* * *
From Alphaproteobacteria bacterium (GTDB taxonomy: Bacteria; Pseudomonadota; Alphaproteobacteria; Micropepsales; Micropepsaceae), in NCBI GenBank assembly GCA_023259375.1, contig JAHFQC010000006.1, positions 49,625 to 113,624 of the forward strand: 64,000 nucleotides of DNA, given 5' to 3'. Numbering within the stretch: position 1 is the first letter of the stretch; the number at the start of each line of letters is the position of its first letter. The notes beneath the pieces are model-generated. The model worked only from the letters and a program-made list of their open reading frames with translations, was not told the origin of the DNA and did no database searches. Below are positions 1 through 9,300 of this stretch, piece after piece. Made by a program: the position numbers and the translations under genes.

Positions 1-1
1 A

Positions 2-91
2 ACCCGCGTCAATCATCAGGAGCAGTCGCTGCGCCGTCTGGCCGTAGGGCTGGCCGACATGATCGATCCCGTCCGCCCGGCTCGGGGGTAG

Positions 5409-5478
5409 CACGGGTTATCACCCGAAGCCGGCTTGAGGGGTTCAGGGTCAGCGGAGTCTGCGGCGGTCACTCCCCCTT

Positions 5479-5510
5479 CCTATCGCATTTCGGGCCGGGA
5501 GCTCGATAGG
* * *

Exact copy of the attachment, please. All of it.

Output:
From Alphaproteobacteria bacterium (GTDB taxonomy: Bacteria; Pseudomonadota; Alphaproteobacteria; Micropepsales; Micropepsaceae), in NCBI GenBank assembly GCA_023259375.1, contig JAHFQC010000006.1, positions 49,625 to 113,624 of the forward strand: 64,000 nucleotides of DNA, given 5' to 3'. Numbering within the stretch: position 1 is the first letter of the stretch; the number at the start of each line of letters is the position of its first letter. The notes beneath the pieces are model-generated. The model worked only from the letters and a program-made list of their open reading frames with translations, was not told the origin of the DNA and did no database searches. Below are positions 1 through 9,300 of this stretch, piece after piece. Made by a program: the position numbers and the translations under genes.

Positions 1-1
1 A

Positions 2-91
2 ACCCGCGTCAATCATCAGGAGCAGTCGCTGCGCCGTCTGGCCGTAGGGCTGGCCGACATGATCGATCCCGTCCGCCCGGCTCGGGGGTAG

Positions 5409-5478
5409 CACGGGTTATCACCCGAAGCCGGCTTGAGGGGTTCAGGGTCAGCGGAGTCTGCGGCGGTCACTCCCCCTT

Positions 5479-5510
5479 CCTATCGCATTTCGGGCCGGGA
5501 GCTCGATAGG